The Night Sky’s Two Brightest Stars


Sirius, Canopus & Gum Nebula (35mm 5DII)

The two brightest stars in the night sky shine in the southern sky.

Here are Sirius (at right) and Canopus (at bottom left), the brightest and second brightest stars in the night sky, together near the southern Milky Way.

My image also captures the huge loops of the Gum Nebula, thought to be the remains of a supernova that blew up a million years ago. It’s utterly invisible to the naked eye, but Sirius and Canopus stand out as brilliant stars even from light polluted sites.

Sirius can be seen from northern latitudes but Canopus is below the horizon for any location north of 37° North or so. I shot this image from Australia where these stars pass overhead.

Sirius is a hot blue-white star 8.6 light years away. Canopus appears slightly dimmer but only because it lies much farther away, at some 310 light years. In reality it is a supergiant yellow-white star that shines with a luminosity 15,000 times that of our Sun.

Canopus to Carina with LMC (35mm 5DII)

This image takes in Canopus at bottom right, next to the Large Magellanic Cloud, and with the southern Milky Way sweeping across the top, with the Carina Nebula and its attendant star clusters at top left and parts of the Gum Nebula at right.

Here are a few cocktail party facts about Canopus:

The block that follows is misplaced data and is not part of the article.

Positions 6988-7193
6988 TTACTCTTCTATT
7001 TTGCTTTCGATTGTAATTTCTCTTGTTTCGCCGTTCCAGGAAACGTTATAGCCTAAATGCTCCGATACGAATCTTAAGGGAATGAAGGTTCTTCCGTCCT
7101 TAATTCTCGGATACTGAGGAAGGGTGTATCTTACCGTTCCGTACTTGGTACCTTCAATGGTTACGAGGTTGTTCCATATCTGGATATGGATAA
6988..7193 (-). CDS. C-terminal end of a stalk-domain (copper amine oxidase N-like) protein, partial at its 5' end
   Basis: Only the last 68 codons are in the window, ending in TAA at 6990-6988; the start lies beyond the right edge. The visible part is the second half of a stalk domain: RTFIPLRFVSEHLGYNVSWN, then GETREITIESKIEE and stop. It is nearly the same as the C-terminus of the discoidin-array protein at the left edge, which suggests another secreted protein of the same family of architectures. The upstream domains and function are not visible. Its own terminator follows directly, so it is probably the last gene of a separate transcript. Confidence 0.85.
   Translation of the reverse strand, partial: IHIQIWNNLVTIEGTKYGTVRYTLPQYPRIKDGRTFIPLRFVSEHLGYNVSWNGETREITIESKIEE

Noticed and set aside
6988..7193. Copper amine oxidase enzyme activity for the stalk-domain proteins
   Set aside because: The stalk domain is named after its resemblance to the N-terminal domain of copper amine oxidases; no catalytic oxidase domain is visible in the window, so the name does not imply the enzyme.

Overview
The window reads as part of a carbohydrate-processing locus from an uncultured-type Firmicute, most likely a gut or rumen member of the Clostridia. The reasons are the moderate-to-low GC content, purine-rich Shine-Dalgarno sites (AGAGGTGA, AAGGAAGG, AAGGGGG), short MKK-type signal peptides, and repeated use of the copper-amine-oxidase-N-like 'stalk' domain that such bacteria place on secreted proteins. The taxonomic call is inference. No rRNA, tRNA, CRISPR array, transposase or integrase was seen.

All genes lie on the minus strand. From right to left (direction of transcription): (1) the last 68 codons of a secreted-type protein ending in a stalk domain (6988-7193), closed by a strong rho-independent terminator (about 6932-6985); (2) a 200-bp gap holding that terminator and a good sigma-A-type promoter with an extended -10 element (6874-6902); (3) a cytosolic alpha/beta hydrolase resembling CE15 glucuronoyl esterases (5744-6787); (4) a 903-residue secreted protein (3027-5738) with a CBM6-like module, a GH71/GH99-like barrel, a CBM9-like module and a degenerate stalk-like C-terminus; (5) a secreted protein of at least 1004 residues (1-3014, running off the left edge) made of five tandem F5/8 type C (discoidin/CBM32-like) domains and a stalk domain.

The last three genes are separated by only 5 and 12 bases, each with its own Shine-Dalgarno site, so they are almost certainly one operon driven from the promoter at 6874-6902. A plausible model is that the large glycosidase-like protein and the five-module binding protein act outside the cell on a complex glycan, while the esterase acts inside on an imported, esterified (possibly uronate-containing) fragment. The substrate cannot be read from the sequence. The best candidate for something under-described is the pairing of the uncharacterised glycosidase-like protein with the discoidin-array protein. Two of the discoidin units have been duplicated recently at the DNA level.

• In 480,000 years its motion around the Galaxy will bring Canopus close enough to Earth that it will become the brightest star in our night sky, outranking Sirius.

• The origin of its name is a mystery. One idea is that the star is named for the pilot of the ship that took Menelaus to Troy on the quest to re-capture Helen.

• Canopus, the star, was used in ancient times as a key navigation star for those sailing to southern seas, as it would have risen above the southern horizon from latitudes below 35° North back around 2000 BCE.

• Today, Canopus is charted as the brightest star in the constellation of Carina the Keel, part of the ancient constellation of Argo Navis, named for the ship sailed by Jason and the Argonauts.

— Alan, April 27, 2014 / © 2014 Alan Dyer

 

Stellar Graveyard in Vela


Vela Supernova Remnant (77mm 5DII)

This is what’s left of a star that exploded in ancient times.

This is the Vela Supernova Remnant, an object in the southern sky in the constellation of Vela the Sail. The wispy tendrils of magenta and cyan are all that’s left of the outer layers of giant star that exploded about 12,000 years ago.

Cluttering the field at left are amorphous patches of star-forming nebulosity that are part of the much larger Gum Nebula complex.

The supernova was only about 800 light years away so it would have been a brilliant sight in the sky to neolithic observers, far outshining any other stars. But no record exists of anyone seeing it.

The star didn’t destroy itself completely – its core collapsed to form a pulsar, an ultra-dense ball of neutrons, in this case spinning about 11 times a second. The pulsar is in this field but it’s much too faint to show up in visible light.

I shot this earlier this month from Australia where Vela sails directly overhead. The field is about 6° by 4°, the amount of sky framed by high power binoculars. The brighter parts of the Vela Remnant can be picked out in large amateur telescopes – I’ve seen bits of it in my 10-inch telescope – but this is certainly a challenging object to see, even with aided eyes.